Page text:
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​A 13-Year-Old's List Of 'Important' Things Sure Has Me Surprised

Note: This #UpChat has concluded, but don't worry! You can check out our recap of the discussion below and here.When I first heard of Madison Kimrey, she was 12 and explaining how voter registration works to an elected official. Now, she's a year older, is still incredible, and has an important message for you (yes, you!) about voting. Since, you know, it's kind of important.If you're as thrilled about this as she is, you should skip below the video (after, you know, watching it) and learn about a super-cool event happening on Nov. 3 at 1 p.m. ET. Spoiler alert: It's a Twitter chat. Double spoiler alert: It's gonna be amazing. But anyway, take it away, Madison!

...How cool was that? And now you better brace yourself because I'm about to talk about something just as cool, if not cooler.

That's right! Upworthy is partnering with our friends at AFL-CIO to hold an #UpChat all about the economy and the upcoming election! Cue the confetti, y'all, because this is gonna be a party. So make sure to mark your calendar for Monday, Nov. 3 at 1 p.m. ET. We'll be talking on Twitter, where we'll be hashing out the details (with hashtags!) and having an enlightening chat about politics, voting, and labor.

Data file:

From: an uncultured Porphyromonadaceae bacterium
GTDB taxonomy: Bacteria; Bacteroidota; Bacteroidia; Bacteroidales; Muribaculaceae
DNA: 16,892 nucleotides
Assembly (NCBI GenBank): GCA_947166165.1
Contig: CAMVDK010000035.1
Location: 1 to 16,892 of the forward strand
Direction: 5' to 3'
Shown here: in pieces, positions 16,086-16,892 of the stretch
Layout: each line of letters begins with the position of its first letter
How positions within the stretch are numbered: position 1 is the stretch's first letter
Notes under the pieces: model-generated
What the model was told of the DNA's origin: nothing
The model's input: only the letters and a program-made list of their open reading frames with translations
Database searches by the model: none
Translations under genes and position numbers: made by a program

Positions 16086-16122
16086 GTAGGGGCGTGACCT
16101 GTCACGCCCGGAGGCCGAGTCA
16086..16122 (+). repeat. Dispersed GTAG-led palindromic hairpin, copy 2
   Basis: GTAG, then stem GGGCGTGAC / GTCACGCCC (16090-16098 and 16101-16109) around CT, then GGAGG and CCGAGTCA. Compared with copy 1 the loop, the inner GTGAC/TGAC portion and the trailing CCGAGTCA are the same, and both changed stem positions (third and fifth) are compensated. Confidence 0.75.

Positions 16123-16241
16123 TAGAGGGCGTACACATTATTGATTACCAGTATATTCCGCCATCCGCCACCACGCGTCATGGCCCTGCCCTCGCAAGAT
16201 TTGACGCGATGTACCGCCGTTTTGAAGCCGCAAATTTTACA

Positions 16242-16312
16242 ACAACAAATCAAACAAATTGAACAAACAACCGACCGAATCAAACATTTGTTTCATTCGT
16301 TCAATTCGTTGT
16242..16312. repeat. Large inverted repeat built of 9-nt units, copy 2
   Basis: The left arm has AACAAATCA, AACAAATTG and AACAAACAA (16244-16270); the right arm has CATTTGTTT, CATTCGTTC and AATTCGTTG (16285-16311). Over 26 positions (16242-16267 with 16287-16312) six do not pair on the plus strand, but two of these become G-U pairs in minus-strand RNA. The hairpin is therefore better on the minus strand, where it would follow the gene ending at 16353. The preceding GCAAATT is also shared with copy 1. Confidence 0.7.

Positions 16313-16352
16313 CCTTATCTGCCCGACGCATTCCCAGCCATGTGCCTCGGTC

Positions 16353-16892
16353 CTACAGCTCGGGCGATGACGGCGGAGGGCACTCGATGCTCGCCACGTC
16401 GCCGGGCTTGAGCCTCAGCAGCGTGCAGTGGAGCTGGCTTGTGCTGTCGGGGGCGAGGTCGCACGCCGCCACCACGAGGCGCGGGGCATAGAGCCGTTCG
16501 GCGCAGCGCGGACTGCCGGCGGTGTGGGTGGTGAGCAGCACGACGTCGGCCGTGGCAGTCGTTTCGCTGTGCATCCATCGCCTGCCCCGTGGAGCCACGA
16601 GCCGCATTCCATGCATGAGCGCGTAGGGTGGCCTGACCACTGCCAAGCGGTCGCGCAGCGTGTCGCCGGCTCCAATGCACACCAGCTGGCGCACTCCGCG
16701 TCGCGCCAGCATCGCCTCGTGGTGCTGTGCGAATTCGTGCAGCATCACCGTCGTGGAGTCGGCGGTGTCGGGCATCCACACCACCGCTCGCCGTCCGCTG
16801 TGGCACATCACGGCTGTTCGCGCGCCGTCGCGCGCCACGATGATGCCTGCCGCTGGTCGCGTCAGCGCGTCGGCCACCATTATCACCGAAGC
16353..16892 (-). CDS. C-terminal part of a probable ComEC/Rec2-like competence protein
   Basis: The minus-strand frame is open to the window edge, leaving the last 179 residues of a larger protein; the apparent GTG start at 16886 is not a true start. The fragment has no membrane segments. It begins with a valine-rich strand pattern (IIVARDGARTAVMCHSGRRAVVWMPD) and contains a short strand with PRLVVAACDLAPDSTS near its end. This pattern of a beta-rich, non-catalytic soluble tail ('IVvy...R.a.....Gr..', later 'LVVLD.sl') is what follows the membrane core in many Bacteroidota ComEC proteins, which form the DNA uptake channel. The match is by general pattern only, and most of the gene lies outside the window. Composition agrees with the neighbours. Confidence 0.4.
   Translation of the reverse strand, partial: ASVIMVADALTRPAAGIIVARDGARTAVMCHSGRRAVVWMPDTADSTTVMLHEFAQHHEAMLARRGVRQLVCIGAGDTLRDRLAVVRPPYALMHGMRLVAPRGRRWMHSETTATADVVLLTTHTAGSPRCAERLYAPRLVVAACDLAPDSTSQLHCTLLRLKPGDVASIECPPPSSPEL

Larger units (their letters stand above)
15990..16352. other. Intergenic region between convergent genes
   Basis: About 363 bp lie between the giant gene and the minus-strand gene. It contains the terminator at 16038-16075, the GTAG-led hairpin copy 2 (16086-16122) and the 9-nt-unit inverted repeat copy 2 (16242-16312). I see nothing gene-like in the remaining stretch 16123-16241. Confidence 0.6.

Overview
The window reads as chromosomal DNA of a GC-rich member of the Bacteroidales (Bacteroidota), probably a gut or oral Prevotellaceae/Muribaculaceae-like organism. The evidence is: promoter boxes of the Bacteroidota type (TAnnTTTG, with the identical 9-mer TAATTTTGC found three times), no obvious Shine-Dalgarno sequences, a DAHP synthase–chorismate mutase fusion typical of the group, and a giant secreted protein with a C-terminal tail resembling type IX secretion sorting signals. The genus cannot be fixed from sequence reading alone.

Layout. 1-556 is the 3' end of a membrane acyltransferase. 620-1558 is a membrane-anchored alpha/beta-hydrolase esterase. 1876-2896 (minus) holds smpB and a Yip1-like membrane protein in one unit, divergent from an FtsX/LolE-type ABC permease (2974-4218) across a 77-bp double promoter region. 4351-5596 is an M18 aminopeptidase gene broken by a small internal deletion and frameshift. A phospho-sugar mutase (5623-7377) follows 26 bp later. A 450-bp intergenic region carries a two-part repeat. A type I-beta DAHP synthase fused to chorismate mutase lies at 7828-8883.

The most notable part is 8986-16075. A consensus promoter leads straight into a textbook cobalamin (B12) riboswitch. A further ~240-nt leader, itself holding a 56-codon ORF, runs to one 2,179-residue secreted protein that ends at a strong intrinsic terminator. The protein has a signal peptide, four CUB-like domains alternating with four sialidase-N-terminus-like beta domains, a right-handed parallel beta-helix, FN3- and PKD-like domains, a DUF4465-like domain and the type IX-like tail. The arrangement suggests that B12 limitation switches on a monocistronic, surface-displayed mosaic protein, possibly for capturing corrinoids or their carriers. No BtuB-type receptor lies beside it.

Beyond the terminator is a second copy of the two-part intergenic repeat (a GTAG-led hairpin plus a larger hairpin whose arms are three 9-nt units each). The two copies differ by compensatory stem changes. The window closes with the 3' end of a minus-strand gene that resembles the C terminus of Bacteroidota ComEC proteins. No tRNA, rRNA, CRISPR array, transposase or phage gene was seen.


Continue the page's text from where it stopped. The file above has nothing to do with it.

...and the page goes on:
Have questions about what the heck an #UpChat is and/or how that works and/or how to pronounce "#"? No worries. Read on for more information!

So, um ... what exactly is an #UpChat? What's the deal here?

An #UpChat is just a casual chat on Twitter where we discuss an important topic. This particular #UpChat is brought to you by the extra-amazing AFL-CIO and will be all about the elections on Nov. 4 and the economy. We'll be joined by a bunch of great partners, too! Basically, it's going to be really fun and really educational. And what's better than that? (Answer: nothing. #UpChats are the best.)

OK, can you tell me what I can do now?

I love your enthusiasm! The biggest, most crucial part of all this is to have people like YOU — yes, I am talking about YOU — join in and make your voice heard! Here are the three steps to get this educational party started:

1. Follow @Upworthy on Twitter.

2. Check out the #UpChat hashtag on Monday, Nov. 3 at 1 p.m. ET — and join in the conversation!

3. Check out all the awesome folks joining us on this handy-dandy list we've compiled for you.

4. Share this post! If you're going, then share so other folks know you're coming! Can't go? That's cool too! Share this post so maybe your friends will stop by instead! The more, the merrier!

BUT I JUST CAN'T WAIT UNTIL THEN. I NEED TO DO SOMETHING NOWWWW.

Ugh, I know! Trust me, I'm sitting here too, wondering if it's possible to make the earth turn faster so we can get to the #UpChat and the elections sooner! (Obviously that is impossible unless you're Superman. But, uh, not to upset anybody reading this or anything, but I'm not Superman. Sorry, folks.)

In the meantime, here are some awesome links to check out while you patiently wait for the #UpChat:

1. Get up to date on voting rights in your state on this kinda incredible interactive map from AFL-CIO!